Your surgeon will remove sutures and stitches in a follow-up visit between 4 and 14 days after surgery. Following this, most people are able to resume their normal daily activities (working, food shopping, going out to dinner, limited exercise) without any difficulty.
After a facelift, it is important to follow your surgeon’s instructions carefully. Often, post-surgical instructions include the following recommendations:
- Arrange to have someone to take you home and stay with you for at least 24 hours after the facelift.
- Keep your head propped up to help reduce swelling; sitting up against pillows may be the most comfortable position.
- Arrange your pain medicine prescription in advance, and use as directed.
- Try to avoid irritating your stitches; your surgeon may suggest that you use a gentle baby shampoo or antiseptic shampoo and that you avoid styling products that may cause irritation.
- Return for your follow-up visit to have your stitches or sutures removed.
- Avoid strenuous exercise for at least two weeks following surgery.
- Don’t have facials and other skin treatments for six weeks.
- Use a high-factor sunscreen (minimum 30+ SPF).
Naturally, there are risks associated with any type of operation, and facelift surgery is no exception. Before deciding to undergo any cosmetic surgery, your surgeon should explain the risks posed. These include the following:
- Reactions to the anaesthetic
- Nerve damage (rare)
- Haematoma (mass of clotted blood under the skin)
- Infection occurring as a result of the procedure
- Skin necrosis.
If you are considering a facelift, you should be aware of the risks associated specifically with that procedure:
- Hair loss around the incisions (usually not permanent)
- Scarring: most scars can usually be hidden by the hair (especially in the case of women) or natural creases of the skin, and fade over time.
- Skin Healing Problems (Necrosis)
- Rough skin
- Asymmetry (uneven results in different parts of the face)
- While some slight asymmetry is common, uncommon cases of profound asymmetry may need corrective surgery.
- Nerve damage (nerve damage may be temporary or permanent and can result in numbness to, or muscle paralysis of, part or all of the face).
- With a facelift, there is some risk of injury to the outer branches of the facial nerve, but permanent nerve damage is extremely rare.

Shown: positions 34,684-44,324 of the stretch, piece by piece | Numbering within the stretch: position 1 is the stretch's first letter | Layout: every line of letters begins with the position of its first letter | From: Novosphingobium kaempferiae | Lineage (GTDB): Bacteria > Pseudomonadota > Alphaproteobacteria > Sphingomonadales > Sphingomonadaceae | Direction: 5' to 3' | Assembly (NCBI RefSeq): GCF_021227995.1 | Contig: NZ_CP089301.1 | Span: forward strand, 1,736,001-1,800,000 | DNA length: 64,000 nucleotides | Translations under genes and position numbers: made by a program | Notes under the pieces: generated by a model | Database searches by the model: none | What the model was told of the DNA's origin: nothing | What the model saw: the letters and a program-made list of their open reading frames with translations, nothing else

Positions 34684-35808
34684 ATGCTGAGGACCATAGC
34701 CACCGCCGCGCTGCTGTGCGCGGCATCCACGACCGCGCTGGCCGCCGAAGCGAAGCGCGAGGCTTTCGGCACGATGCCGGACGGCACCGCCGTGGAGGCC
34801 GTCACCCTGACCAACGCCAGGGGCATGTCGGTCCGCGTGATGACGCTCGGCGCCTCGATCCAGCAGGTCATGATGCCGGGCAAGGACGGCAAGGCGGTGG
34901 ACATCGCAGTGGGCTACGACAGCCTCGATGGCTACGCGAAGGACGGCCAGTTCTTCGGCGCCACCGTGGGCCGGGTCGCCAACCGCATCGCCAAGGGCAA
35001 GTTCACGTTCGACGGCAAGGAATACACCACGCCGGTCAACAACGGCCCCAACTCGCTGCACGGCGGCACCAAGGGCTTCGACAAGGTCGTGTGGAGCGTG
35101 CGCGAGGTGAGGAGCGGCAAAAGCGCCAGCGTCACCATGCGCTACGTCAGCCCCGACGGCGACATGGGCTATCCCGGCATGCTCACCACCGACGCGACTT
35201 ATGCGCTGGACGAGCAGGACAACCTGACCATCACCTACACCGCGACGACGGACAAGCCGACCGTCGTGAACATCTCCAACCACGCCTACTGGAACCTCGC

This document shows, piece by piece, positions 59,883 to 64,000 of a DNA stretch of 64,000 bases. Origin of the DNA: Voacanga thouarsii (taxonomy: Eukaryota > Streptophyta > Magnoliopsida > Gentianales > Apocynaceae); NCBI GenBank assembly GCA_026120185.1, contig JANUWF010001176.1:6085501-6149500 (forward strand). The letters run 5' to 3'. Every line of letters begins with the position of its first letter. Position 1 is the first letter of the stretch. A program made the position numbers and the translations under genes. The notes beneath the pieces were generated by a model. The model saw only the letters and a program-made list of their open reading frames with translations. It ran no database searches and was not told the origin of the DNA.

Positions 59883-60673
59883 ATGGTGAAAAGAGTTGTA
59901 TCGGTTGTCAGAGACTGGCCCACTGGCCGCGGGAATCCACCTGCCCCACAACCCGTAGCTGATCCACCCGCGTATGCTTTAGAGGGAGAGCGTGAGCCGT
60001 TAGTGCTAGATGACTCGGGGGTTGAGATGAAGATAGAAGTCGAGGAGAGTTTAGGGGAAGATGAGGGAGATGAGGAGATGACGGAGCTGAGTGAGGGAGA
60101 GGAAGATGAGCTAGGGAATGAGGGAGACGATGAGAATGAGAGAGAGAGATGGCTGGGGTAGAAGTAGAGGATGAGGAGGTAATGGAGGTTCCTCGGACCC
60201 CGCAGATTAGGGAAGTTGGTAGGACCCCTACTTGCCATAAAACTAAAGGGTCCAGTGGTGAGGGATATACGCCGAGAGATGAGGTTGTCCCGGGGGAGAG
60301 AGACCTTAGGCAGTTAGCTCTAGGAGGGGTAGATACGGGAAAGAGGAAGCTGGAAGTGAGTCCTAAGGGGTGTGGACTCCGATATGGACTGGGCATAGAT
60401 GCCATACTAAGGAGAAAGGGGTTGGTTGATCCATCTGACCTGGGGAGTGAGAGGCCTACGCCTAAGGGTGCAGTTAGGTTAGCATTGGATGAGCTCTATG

- If nerve weakness lasts for more than two or three months, a surgeon who specialises in nerve repair should be consulted.
Please note: that with all procedures there is a possibility of patient dissatisfaction with the outcome.
Allergic reaction to anaesthetic In very rare cases anaesthetics can cause allergic reactions. The best current estimate is that a life-threatening allergic reaction (also known as anaphylaxis) happens during one in 10,000 to one in 20,000 anaesthetics. Your anaesthetist will choose the drugs for your anaesthetic by taking into account many different factors, in particular, the type of operation, your physical condition, and whether you are allergic to anything.
Most people make a full recovery from anaphylaxis. It isn’t known how many anaphylactic reactions during anaesthesia lead to death or permanent disability. One review article suggests that one in 20 serious reactions can lead to death. This in effect implies that the chance of dying as a result of an anaphylactic reaction during anaesthesia is between one in 200,000 and one in 400,000 anaesthetic procedures.
For additional information regarding this procedure please consult with your Consultant Plastic Surgeon.
The reason many people have a facelift is to look younger, and, afterwards, most people do. Facelifts generally make people look about 10 years younger. During the first few weeks after a facelift, there will be some relaxation of facial tissue as your body heals and swelling diminishes.
In general, it is accepted that the younger you are at the time of surgery, the longer the results will last. For a woman in her 40s, the effects may last up to 10 years. For a woman in her 60s, results may last anywhere from five to seven years. It is also important to remember that the way you look after a facelift and how long the results last depends on your:
- Bone structure
- Skin type
- Exposure to the sun
- Lifestyle, e.g. diet, exercise, rest, refraining from smoking and substance abuse, etc.
Most people who undergo facelift surgery are satisfied with their outcomes. However, some people are still concerned about the signs of ageing that facelift surgery does not address: sagging eyebrows, deep facial lines, and fine wrinkles around the eyes or lips. It may be possible to address these concerns after undergoing a facelift. There are a variety of enhancement options available. For example, muscle-relaxing treatments, dermal fillers or laser treatments may be used to help treat fine lines and wrinkles that remain after a facelift.
For additional information regarding this procedure please consult with your Consultant Plastic Surgeon.